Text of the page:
Elder, the assistant athletic director, said that within seconds of the shooting, several students came to tell her. She immediately notified school administrators inside and then focused on reassuring the students still on campus while getting them inside the building.

All three said that the district’s decision to cancel classes Wednesday so staff members could regroup was vital. They vented to each other and worked through the events of Tuesday. They needed it, they said, to be able to help students on Thursday when they returned to campus.

“It’s a mindset that we have to adopt as a family to give to our kids, to know that we’re resilient and that we can do whatever we need to do to make sure that we’re all okay and we stick together,” Elder said. 

“As a staff, we’re there for each other, which means we’re there for the kids, and we’re there for the parents,” Velazquez said. “We’re a tight community. We love each other, we care for each other, and there’s nothing we wouldn’t do for each other.”

Romano’s band students had a UIL competition coming up Thursday afternoon, he said. It was important to him to stop to speak to them before they got on the bus to head out.

“I think what Superintendent (Stephanie) Elizalde said yesterday is important—that we try not to normalize this kind of thing and just come to school the next day like, ‘Everything’s fine, back to class, where’s your homework?’”

He said he asked the students to vote on whether they felt like playing music today.

“I didn’t want to rob them of that if they needed or wanted to go, and it turns out that 95 percent of them said they did want to go today and that they needed to perform,” he said. “And I was honest with them and I said, ‘You know, me too.’ I need this emotionally.”

TJ, they acknowledge, has been through a lot. A gas leak that caused an explosion in a nearby neighborhood in 2018 displaced several students and their families for weeks as Atmos replaced ancient gas lines beneath communities on both sides of Marsh Lane.

On October 20, 2019, an EF3 tornado barrelled through Northwest Dallas and Preston Hollow, destroying the campus and displacing students who lived in the tornado’s path. That tornado also displaced the entire school, which was forced to move to the shuttered Edison Middle School. (The campus on Walnut Hill reopened in January). The pandemic closed schools statewide just five months after the tornado, sending students home and creating further turmoil.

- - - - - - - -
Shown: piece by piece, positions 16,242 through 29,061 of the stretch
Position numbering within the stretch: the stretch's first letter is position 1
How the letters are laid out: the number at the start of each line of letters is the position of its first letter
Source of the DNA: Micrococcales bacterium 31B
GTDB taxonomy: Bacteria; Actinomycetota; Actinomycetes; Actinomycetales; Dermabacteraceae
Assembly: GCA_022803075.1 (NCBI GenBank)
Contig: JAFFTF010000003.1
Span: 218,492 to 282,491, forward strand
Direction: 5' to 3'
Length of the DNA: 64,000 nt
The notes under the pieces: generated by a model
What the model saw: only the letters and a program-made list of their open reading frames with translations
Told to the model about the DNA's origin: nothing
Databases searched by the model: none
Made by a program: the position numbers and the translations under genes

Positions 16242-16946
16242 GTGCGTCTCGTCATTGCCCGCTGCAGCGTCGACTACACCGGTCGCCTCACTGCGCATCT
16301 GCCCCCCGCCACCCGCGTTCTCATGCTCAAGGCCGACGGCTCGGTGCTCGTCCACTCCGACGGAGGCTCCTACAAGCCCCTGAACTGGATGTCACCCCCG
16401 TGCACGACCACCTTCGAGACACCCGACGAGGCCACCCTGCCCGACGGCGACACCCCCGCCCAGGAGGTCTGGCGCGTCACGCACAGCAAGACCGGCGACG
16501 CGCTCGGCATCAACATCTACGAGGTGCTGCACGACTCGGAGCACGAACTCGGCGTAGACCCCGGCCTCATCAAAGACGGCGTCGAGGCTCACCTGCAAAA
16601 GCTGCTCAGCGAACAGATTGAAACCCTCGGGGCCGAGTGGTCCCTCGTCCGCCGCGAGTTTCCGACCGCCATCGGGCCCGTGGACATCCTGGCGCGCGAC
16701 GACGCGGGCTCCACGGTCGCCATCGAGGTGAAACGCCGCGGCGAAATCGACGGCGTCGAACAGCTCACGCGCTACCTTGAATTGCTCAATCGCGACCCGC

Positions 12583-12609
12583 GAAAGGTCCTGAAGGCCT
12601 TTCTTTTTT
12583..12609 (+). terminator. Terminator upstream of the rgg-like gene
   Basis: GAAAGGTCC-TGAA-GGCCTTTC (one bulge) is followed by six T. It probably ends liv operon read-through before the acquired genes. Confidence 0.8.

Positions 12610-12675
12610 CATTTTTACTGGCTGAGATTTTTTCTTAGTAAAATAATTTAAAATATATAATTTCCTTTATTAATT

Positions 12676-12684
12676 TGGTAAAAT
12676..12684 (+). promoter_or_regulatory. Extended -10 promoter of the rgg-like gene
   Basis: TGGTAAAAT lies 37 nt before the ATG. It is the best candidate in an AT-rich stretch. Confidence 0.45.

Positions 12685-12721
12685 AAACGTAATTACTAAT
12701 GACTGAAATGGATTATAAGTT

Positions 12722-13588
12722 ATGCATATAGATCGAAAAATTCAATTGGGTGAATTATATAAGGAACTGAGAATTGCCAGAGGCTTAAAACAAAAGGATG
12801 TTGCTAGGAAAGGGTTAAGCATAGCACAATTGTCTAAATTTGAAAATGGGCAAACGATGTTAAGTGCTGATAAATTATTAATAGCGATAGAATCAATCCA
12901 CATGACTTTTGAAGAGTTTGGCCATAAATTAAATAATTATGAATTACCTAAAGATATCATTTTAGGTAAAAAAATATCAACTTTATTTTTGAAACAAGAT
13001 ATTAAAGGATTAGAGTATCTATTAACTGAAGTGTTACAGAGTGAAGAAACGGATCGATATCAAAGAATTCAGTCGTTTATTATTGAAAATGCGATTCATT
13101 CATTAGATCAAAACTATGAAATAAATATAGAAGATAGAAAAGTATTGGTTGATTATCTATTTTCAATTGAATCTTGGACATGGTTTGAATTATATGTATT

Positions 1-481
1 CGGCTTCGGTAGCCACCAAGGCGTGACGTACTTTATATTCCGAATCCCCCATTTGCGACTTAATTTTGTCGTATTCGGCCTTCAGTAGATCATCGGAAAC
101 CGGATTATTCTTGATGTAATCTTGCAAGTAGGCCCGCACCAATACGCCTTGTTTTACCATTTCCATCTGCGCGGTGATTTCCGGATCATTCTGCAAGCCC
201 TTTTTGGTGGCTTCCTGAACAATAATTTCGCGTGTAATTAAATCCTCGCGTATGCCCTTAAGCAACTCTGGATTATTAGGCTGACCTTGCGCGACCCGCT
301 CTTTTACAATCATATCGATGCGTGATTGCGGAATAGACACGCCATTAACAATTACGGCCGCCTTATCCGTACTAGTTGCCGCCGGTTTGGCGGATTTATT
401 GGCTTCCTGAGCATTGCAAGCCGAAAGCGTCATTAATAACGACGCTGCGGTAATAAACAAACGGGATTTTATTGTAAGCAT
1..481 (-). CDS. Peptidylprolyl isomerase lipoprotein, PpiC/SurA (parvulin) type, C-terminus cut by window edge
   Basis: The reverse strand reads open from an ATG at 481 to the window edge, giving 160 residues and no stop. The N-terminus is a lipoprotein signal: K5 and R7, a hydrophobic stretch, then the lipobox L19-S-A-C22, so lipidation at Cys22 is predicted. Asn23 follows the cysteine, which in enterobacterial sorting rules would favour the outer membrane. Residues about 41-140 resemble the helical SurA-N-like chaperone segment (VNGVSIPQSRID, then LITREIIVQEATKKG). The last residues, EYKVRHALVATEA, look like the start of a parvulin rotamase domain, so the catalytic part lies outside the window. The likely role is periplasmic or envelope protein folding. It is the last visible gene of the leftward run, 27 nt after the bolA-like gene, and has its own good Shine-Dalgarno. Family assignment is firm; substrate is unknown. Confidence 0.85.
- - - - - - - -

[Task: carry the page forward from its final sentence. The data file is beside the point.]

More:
“It didn’t hit me until I was driving home,” Romano said of that Tuesday evening. “The kids—(that) is what I just kept thinking about, how they can’t catch a break. It’s like the last couple of years, everything’s just been a mess. We just really want the kids to be able to just be kids.”

All three insisted, however, that their school should be known for much more than a series of catastrophes, and that their motto, “TJ Strong,” is meant to reflect more than just how they bounce back from hardship.

“Look out for us in the future,” Romano said. “We are on the rise.”

“Don’t sleep on us,” Elder agreed. “We have some amazing kids, and when I tell you they are going to perform, that’s what they do, through it all. Through COVID, through anything, they’re going to perform. We thrive off each other, so understand that is what we are going to do as a TJ community.”


Bethany Erickson

Bethany Erickson

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Bethany Erickson is the senior digital editor for D Magazine. She's written about real estate, education policy, the stock market, and crime throughout her career, and sometimes all at the same time. She hates lima beans and 5 a.m. and takes SAT practice tests for fun.